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  • Writer's pictureElisabeth Gasparka

Teens Grow Greens Cultivates Youth Growth + Development Beyond the Greenhouse

Teens sit at the Washington Park Bandshell, looking at phones and pointing cameras
Photo courtesy Teens Grow Greens

With spring at full tilt, it’s easy to get excited about all the plant life budding and blossoming in Milwaukee’s natural areas and urban gardens. Even for those without green thumbs, the activity of gardening has many documented benefits for physical and mental health. Gardening also teaches strategy, patience, adaptability and resilience. Cultivating and caring for plants can generate a feeling of efficacy, pride, and self-sufficiency.  It's also an activity that can be done in community, and for community. And people of all ages can enjoy its positive benefits... even teenagers.  

A young person holds a rose up to the camera inside the greenhouse, smiling with her gaze looking away
Photo courtesy of Teens Grow Greens

This was part of the premise behind the establishment of the organization Teens Grow Greens back in 2014. In the early days, the nonprofit org was focused on connecting Milwaukee area youth to accessible, inclusive garden-based learning and mentorship opportunities, giving young people hands-on training in the entrepreneurial and horticultural skills needed for being responsible for green house plants, selling plants, and collaborating with partner organizations. But, like a well-tended garden bed (sorry, had to!), over the last decade, the seeds of TGG have taken root and it’s transformed into an organization that stands out within Milwaukee’s cultural landscape as an inclusive professional development pipeline. They have done so by embracing change, nurturing an abundance of meaningful collaborations with simpatico nonprofit organizations, and by listening to the needs of teens and aligning those needs with staff talent. Today, the young people who join TGG are encouraged to be their best selves, expand their skillsets, stay curious and creative, and make meaningful connections and contributions to their communities through a diverse range of activities. 

A smiling young person holds plants inside the Webers Greenhouse
Photo courtesy of Teens Grow Greens

Tactically, the TGG of today supports learning in the realms of business and personal finance, the culinary arts, community-building, marketing, and collaboration—and yes, horticulture, too. Through a range of apprenticeships, internships, and employment opportunities, these days, you may see teens from TGG collaborating with Escuela Verde in the school’s garden and Newline Café, or taking professional quality headshots and event photos at cultural events.  

Under the leadership of marketing director and apprenticeship manager Kelly Michael Anderson—a standout Milwaukee media maker who has been documenting culture and telling stories through film in this city for more than fifteen years—many of the teens are focused on cultivating experience and skills to produce high-quality media for marketing.  I spoke with Anderson to learn about how the programming at Teens Grow Greens fosters growth for Milwaukee youth, today.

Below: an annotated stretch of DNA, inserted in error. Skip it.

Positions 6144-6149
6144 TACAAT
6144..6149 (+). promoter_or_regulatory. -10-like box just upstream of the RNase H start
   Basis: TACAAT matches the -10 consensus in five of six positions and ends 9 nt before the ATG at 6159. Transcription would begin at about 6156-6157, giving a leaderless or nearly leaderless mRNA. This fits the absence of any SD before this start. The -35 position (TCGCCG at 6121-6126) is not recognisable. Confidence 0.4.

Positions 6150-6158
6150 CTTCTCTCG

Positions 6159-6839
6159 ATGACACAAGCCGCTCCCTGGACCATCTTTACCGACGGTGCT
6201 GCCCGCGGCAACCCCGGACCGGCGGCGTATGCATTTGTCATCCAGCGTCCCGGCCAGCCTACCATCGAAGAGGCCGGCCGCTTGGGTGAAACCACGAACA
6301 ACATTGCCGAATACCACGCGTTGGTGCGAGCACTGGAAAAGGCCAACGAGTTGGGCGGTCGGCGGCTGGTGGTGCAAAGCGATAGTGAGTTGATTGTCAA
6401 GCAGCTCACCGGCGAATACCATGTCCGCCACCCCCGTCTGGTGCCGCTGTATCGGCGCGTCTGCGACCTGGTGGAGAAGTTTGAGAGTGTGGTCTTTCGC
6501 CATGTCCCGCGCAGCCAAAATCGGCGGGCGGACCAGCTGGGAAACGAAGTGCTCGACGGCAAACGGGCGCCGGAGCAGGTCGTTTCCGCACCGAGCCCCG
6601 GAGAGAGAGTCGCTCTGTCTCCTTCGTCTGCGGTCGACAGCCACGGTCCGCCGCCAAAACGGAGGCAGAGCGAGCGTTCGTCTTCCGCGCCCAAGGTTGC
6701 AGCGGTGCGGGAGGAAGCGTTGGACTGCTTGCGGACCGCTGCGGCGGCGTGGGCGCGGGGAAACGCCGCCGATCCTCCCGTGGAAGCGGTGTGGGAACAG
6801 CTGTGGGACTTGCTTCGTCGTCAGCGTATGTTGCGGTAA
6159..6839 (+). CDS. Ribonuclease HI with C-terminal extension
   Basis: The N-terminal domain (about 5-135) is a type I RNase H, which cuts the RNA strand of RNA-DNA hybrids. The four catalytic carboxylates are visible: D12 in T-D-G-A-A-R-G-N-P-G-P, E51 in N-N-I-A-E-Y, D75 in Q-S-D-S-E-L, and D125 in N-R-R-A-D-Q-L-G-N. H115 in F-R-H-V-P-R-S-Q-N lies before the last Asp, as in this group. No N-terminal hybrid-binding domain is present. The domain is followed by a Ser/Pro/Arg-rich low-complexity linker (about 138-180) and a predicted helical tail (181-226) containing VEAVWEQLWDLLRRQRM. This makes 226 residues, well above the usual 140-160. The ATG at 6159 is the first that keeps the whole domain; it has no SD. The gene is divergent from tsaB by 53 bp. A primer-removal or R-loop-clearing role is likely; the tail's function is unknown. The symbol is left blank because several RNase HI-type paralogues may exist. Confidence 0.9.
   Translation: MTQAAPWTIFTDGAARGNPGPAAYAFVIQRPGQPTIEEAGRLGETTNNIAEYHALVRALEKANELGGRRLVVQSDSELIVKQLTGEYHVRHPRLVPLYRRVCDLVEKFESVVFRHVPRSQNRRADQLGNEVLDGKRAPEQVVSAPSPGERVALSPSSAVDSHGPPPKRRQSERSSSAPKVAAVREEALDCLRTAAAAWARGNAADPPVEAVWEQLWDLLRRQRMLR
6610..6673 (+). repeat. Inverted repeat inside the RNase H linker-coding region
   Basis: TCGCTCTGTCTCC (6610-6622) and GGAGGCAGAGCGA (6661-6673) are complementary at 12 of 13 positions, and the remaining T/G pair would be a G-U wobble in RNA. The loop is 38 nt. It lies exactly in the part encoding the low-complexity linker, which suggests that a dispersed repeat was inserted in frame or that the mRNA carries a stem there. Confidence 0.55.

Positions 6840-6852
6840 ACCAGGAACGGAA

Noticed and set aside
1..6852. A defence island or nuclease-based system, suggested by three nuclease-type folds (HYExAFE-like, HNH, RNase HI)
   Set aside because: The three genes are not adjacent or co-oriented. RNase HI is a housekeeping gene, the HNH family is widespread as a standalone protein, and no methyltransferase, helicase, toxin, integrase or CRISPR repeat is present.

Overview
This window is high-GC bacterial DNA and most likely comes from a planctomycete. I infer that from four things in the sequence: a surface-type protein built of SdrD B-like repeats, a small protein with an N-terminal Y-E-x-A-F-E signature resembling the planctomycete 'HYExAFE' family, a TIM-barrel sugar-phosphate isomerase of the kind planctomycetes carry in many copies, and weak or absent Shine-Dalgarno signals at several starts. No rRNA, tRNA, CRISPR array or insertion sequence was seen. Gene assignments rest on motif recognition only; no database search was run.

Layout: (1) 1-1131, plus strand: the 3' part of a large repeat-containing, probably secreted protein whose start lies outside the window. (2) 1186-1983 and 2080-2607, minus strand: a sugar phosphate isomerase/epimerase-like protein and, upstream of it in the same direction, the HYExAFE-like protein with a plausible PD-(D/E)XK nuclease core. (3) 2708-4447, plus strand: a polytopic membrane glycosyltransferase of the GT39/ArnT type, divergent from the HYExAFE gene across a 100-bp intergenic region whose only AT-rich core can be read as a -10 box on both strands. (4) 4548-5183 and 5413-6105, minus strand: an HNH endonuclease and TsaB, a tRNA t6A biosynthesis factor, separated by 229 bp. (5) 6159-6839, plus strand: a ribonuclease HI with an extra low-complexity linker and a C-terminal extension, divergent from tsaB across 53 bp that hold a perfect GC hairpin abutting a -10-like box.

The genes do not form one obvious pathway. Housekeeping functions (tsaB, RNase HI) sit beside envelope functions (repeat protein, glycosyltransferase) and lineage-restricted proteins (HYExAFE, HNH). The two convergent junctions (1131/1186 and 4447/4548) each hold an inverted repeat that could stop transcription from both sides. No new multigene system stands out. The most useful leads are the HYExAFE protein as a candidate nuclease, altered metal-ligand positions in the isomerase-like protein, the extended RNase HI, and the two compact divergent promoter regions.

Kelly poses at Washington Park Media Center with a camera, in front of a colorful painted backdrop.
Photo courtesy of Kelly Michael Anderson

In your own words: what is Teens Grow Greens? 

Teens Grow Greens is an MKE youth development nonprofit in its 10th year of operation. We offer paid internships and apprenticeships for MPS students that provide transferable life and career skills that teens can utilize in high school and their post-secondary education and burgeoning career paths. We aim to educate teens in fields that many public school programs don’t provide, such as financial literacy, culinary training, urban gardening, and entrepreneurship, as well as marketing and media training. TGG owns and operates a garden center on Green Bay Avenue called Webers Greenhouse which is staffed by our Horticulture Apprenticeship team, with all plants and flowers grown by our teens. Stop by! 

Students and young people pose in front of a large sign at Webers Greenhouse
Photo courtesy of Teens Grow Greens

How does TGG serve the needs of young people?  

Young people are looking for options and opportunities in high school and after they graduate. Often the expectation for young adults is to attend university or enter the workforce immediately after graduation. TGG illuminates the multitude of opportunities young adults can pursue and promotes exploration and experimentation in many pathways beyond the university system. We encourage them to discover their passions and define their desires before entering post-secondary education. 

TGG messaging says the organization is focused on responding to the desires of young people. What do today’s teens desire?